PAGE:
A bar in Toronto's Little Italy is offering up more than just pints and live music this month.
Every Wednesday, Nightowl at 647 College St. will offer free self-defence classes for women between 7 p.m. and 9 p.m.
Packed into the bar's basement this past Wednesday were women who decided to take their safety into their own hands.
The key to the moves self-defence instructor T.J. Kennedy teaches his students is "crash, smash and dash," he says. They're designed to end a violent confrontation quickly and get away without getting injured.
The classes come in direct response to an alleged gang-sex assault that happened just a few doors down at College Street Bar in December last year.
The bar's owner, Gavin MacMillan and manager, Enzo De Jesus Carrasco, have been accused of forcibly confining and sexually assaulting a 24-year-old woman at the establishment.
The two individuals have been banned from the bar, which will remain shut until May 12.
Kennedy, who moonlights as Nightowl's security guard, says the incident sparked a wake-up call in the city's bar community.
"We're just pulling our hair out at a lot of things that are happening in our industry and in our city in terms of attacks on women ... We just wanted to do something to kind of combat that," he said.
Kennedy, who instructed a full house Wednesday night, has been working in private security for about 15 years.
"For me, all it really takes is once for it to change someone's life forever and far too many people have told me their stories," said Kennedy.
"Often when people come to learn, it's a reaction to something that's happened; it's not proactive for something that's going to happen and their stories are heart-breaking."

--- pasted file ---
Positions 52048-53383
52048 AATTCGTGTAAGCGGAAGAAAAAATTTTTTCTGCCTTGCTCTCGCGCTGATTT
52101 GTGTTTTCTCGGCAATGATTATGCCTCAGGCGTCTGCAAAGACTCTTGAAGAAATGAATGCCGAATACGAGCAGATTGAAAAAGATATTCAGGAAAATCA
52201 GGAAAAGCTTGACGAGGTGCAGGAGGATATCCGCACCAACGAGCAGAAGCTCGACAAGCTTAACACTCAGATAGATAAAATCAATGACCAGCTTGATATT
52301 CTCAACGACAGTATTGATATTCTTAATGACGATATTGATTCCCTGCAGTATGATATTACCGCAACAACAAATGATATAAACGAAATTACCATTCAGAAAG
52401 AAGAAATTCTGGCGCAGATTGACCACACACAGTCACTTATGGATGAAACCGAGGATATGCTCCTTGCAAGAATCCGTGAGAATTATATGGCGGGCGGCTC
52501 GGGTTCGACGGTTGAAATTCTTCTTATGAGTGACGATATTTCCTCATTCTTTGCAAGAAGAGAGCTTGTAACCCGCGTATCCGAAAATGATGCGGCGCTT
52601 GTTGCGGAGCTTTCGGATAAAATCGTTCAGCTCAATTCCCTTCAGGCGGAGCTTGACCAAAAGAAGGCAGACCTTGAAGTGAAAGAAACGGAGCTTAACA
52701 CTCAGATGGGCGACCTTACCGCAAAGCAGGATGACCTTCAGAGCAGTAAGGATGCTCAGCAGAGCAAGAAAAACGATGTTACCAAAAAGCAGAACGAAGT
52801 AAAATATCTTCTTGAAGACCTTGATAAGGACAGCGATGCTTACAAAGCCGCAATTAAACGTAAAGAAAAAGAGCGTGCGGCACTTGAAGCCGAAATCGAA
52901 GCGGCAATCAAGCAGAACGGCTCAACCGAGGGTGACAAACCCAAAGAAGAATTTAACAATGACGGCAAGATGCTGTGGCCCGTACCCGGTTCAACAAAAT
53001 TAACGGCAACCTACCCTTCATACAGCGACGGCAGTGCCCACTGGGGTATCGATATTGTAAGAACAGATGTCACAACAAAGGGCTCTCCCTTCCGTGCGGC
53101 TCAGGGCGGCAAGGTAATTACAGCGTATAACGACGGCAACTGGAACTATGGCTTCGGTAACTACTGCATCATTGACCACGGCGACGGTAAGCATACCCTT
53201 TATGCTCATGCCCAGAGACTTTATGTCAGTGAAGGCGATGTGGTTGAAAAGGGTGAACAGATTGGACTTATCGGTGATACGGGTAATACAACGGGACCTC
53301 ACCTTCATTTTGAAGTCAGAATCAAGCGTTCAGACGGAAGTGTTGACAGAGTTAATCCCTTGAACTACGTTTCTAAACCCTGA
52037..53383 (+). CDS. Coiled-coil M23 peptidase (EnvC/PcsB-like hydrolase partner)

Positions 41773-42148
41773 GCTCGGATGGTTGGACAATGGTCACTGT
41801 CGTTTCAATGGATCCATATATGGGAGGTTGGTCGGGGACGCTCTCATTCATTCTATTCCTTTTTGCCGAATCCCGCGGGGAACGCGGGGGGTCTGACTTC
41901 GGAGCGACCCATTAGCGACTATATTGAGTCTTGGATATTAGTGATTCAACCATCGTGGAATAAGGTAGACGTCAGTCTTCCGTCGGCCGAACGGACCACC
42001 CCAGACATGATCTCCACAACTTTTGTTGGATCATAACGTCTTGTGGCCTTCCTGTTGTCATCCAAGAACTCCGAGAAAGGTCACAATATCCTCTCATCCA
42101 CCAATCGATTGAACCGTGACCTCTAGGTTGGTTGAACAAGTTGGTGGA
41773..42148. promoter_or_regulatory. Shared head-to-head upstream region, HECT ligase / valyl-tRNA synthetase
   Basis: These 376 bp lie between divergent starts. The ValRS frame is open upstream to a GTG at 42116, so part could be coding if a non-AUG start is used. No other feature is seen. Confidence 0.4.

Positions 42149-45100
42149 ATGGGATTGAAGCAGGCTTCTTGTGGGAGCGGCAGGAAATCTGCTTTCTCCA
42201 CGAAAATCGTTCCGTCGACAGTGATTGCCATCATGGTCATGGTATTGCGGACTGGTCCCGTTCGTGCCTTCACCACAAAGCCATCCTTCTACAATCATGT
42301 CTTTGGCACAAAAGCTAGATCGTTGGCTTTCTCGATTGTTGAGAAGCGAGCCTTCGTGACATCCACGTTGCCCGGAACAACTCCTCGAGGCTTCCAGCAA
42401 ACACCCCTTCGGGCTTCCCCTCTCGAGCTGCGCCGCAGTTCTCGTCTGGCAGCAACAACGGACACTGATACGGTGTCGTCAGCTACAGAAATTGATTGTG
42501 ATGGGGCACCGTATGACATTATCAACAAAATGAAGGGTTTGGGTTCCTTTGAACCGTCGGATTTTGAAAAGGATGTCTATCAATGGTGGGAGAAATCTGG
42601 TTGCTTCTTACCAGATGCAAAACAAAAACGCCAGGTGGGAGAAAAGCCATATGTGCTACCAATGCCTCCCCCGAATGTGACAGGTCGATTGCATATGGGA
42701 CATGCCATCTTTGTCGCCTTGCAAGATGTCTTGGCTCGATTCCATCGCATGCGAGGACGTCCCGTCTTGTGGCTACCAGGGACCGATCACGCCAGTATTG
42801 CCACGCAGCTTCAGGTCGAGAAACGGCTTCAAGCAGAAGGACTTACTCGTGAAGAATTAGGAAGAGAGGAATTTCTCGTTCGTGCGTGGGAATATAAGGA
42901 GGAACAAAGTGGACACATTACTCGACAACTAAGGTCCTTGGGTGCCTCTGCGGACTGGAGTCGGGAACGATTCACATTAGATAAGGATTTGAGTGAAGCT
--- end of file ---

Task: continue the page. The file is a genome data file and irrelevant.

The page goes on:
'It can happen to anyone'
Laura Fraixanet, who lives in the city's west end, attended Wednesday's class with her friend Eloise Moretto.
"Even though Toronto is a safe city, I felt like I needed to attend." Fraixanet told CBC Toronto.
She works at a local bar herself and was personally shaken when she heard about the College Street Bar sex assault.
Despite having a background in taekwondo and judo, Fraixanet felt that attending the class would arm her to respond if she ever saw an assault happening at her own workplace.
"It can happen to anyone," she said.
"This is more realistic because it puts us in random situations in a bar or in the street."
'Don't outsource your personal safety'
Kennedy says the focus of his class is to arm women with not only the tools to defend themselves but also the confidence to execute them.
"We have to take responsibility for our own personal safety. We have to be aware and we have to be armed with the skills to protect ourselves if something happens."
Kennedy wants his students to remember a few well known phrases in the self-defense community that stress the importance of having a back-up plan, if ever you find your safety compromised.
"Don't outsource your personal safety" and "when seconds count, the police are only minutes away," Kennedy told CBC Toronto.
Facing a threat head on
Both Fraixanet and her friend Morretto, left the class with a feeling of self-empowerment.
"I always feel safe in Toronto," Morretto said, but she believes she "could maybe have more confidence in me if something happens."
Fraixanet now feels she can respond to a violent situation if it happens.
"Don't be scared to respond to an attack; just go ahead and face it," she told CBC Toronto..
Kennedy hopes that the two hours spent in Nightowl's basement can change the outcome of a confrontation that can happen in seconds.
"I hope that, God forbid, if it ever does happen to them, six months down the road, a year down the road, 10 years down the road, that this will still be in their memory, and will come forth and will help them as it has many others."